tag manufacturer that can never be changed. WORM tags can be rewritten once
by a reader. This makes a WORM tag very suited for establishing a worldwide,
unique product code, which can be set on the tag locally (e.g. in a
factory). It is suitable for placing on disposable packaging. Read-Write
tags, however, are possibly more appropriate for use on pallets/crates that
are reused, so that the tag can be rewritten with information such as a
Cost of the tag
The cost of RFID tags has fallen significantly in recent years, which is
one of the reasons for the current interest in RFID. The business case for
many applications is highly dependent on the price of the tag. However, this
aspect is less important for returnable transport items, because the tags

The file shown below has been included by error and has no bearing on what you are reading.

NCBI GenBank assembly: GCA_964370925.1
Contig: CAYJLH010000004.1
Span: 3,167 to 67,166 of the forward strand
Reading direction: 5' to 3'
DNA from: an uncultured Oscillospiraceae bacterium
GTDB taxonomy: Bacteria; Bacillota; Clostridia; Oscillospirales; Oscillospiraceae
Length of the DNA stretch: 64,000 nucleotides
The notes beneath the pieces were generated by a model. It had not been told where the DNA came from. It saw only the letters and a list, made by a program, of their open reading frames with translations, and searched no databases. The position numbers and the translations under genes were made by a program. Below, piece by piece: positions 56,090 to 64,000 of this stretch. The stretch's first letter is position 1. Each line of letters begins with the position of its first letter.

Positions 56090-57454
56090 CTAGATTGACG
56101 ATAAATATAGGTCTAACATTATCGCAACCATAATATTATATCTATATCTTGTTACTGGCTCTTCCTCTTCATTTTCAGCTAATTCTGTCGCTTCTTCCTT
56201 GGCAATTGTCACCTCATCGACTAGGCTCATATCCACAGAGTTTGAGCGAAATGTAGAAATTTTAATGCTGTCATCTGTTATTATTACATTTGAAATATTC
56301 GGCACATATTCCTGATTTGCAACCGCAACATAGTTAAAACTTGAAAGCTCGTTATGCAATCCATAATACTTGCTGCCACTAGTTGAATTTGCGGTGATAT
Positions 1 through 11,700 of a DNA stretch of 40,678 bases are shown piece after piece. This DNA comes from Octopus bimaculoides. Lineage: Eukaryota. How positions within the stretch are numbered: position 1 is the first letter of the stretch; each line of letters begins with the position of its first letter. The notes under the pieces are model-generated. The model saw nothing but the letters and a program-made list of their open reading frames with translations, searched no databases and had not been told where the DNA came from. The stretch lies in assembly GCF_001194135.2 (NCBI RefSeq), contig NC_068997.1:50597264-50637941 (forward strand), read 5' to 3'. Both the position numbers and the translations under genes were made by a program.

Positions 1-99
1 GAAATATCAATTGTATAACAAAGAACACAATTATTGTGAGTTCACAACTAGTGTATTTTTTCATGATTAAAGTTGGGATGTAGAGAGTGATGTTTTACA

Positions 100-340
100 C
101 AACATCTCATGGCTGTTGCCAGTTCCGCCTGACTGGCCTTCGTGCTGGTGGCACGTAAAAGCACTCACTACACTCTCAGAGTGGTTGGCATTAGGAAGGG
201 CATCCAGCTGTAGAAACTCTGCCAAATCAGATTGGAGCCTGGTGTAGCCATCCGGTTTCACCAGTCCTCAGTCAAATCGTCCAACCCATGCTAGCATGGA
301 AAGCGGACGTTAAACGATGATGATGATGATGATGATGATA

can be used for much longer, possibly even for years.
Analyses (including by the Auto-ID Center) show that with a volume of 30
billion tags per year, the price of a simple passive tag could, in
principle, fall to 0,05. At the moment, a significant increase in
demand is expected, based on mandates from organizations like Wal-Mart,
Target, the Department of Defense and the support for RFID from the Food and
Drug Administration (FDA). According to these plans, the expectation that a
0,05 tag will be available in 2007- 2008 is realistic. Until that
time, we anticipate prices to go down gradually.
RFID readers can communicate with tags in different ways. The most commonly
used method for reading passive tags at close range is called "inductive
coupling". The reader's antenna creates a magnetic field in the tag's